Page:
One way teachers encourage that level of personal engagement is by taking another step that’s unusual in the secular university: they drop the pose of scholarly objectivity to reveal their own commitments. “On the first day of class I tell students I am a Christian,” said Matt Croasmun, who directs the Life Worth Living program. This confession is not only a matter of intellectual honesty, he said; it’s a sign that in this class personal commitment is both expected and respected.
“I argue on the first day that no one is neutral,” said Angela Gorrell, another instructor. “I tell students that we all have backgrounds that shape what we believe, and we all have people in our lives who have shaped how we think.” The goal is not to put one’s commitments aside but to become more reflective and articulate about them.
For each of the eight perspectives considered, students are asked to describe its vision of the good life. What does it feel like to live according to this vision? How is one called to act? What does it mean to fail according to this tradition, and what resources does the tradition have for dealing with failure?
The initial writing assignments in the course ask students to identify the visions of the good life that have already shaped them, explicitly or implicitly. Other assignments ask them to describe what their peers think the good life is, and how they would describe Yale’s vision of the life worth living.
The first weeks of class include an off-campus retreat at which students share personal stories and visions. From these conversations, students quickly find out that there is no consensus around the table. “One person will say that the life worth living is one in which you are responsible only to yourself; another will say that the life worth living is one in which you are responsible to God,” said Croasmun. “We all see that there is serious disagreement on truth claims.”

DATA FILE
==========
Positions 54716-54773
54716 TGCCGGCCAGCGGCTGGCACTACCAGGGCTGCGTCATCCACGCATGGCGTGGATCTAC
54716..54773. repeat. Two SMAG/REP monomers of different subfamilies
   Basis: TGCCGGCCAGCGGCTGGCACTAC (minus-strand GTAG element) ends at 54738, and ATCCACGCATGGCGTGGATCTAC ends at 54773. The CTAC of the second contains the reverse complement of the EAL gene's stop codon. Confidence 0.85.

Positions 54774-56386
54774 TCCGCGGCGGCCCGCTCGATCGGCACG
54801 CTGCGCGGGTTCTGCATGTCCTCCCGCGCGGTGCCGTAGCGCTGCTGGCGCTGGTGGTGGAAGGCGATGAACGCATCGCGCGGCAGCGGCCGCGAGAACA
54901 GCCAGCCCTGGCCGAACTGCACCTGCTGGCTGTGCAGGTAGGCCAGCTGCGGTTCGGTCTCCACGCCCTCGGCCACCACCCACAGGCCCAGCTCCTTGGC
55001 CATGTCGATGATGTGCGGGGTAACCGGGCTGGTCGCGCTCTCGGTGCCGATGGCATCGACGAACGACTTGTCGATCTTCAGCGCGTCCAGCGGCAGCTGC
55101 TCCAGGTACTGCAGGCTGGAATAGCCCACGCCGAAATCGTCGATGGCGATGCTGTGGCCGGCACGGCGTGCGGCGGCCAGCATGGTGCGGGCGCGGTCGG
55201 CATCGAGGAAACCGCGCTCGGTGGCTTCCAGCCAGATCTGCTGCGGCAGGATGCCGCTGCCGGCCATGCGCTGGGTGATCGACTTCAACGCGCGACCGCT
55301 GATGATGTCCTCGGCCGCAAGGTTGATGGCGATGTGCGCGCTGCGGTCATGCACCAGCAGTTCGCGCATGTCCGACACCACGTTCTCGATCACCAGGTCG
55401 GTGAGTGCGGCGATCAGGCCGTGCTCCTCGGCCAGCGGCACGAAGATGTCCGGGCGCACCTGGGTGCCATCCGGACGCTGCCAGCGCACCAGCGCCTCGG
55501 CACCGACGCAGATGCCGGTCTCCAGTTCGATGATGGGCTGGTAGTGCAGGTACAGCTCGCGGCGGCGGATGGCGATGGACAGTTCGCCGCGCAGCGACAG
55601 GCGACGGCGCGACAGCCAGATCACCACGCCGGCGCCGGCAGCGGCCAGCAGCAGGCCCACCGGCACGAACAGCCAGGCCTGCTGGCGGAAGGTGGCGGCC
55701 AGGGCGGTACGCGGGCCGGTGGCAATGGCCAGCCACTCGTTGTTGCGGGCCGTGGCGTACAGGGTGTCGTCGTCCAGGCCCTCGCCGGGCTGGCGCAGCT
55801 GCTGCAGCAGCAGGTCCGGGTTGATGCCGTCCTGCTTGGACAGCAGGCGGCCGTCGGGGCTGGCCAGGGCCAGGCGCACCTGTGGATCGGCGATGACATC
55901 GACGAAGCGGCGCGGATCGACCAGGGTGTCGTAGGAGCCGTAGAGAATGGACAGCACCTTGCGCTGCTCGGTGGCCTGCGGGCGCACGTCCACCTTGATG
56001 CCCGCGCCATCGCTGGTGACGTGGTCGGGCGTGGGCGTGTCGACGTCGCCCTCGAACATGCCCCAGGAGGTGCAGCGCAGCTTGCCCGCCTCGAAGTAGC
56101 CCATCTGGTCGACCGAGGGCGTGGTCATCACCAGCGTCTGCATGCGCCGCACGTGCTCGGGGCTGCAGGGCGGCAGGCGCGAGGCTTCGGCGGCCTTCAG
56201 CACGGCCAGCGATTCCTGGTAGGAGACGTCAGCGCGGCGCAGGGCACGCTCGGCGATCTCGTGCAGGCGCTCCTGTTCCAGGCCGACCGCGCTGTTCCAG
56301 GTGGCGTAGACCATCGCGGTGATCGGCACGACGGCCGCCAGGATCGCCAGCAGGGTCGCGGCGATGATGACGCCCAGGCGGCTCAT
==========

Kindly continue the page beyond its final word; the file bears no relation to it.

The reality of disagreement points to what teachers say is another goal of the class: to learn how to have a constructive conversation about differences. Disagreements over ultimate truth claims can end quickly in silence or hurt feelings. In small-group section meetings, students are invited to probe each other’s beliefs rigorously but charitably. “One of the goals,” said teacher Drew Collins, “is to learn how to disagree well.”
To foster constructive disagreement, the teachers said, they feel a special responsibility to create a classroom atmosphere in which students are willing both to reveal their deep beliefs and to be challenged on them. Gorrell said she tries to create this climate by being honest about how she herself wrestles with the material. “I might say, ‘As a Christian, this part of Buddhism is really compelling to me.’ Or I might say, ‘As a Christian, I really don’t agree with this.’ I try to show students that they too can feel confused and disagree.”
Collins said that he aims to share with students his own openness to the moral seriousness of each tradition. When a guest speaker makes the case for utilitarianism, he notes that though he’s a Christian, not a utilitarian, he’s impressed: “She lives a lot more like Jesus than I do.”
Constructive disagreement in the classroom can also be short-circuited by a breezy relativism. Gorrell said students sometimes try to negotiate conflict by invoking some version of “Everyone is entitled to live they way they want to live, as long as they’re not hurting anybody.” When that happens, Gorrell will point out that the qualifier “as long as they’re not hurting anybody” is already making a universal moral claim. Furthermore, embedded in that phrase is some definition of what counts as hurting. The claims that religious and moral traditions make are not so easily avoided. “I try to help students see that we all make claims that we mean to apply to everybody, not just ourselves.”
In a similar vein, Croasmun stresses that not every vision can be embraced. Pursuing any vision of the good life, he tells the students, entails saying yes to some things and no to others.
Class discussions tend to elicit moments of insight, said Collins, as students come to recognize the implications of their convictions and actions. “They find out they believe things they didn’t know they believed, or they see that they are living in service of a vision that they didn’t know they held.”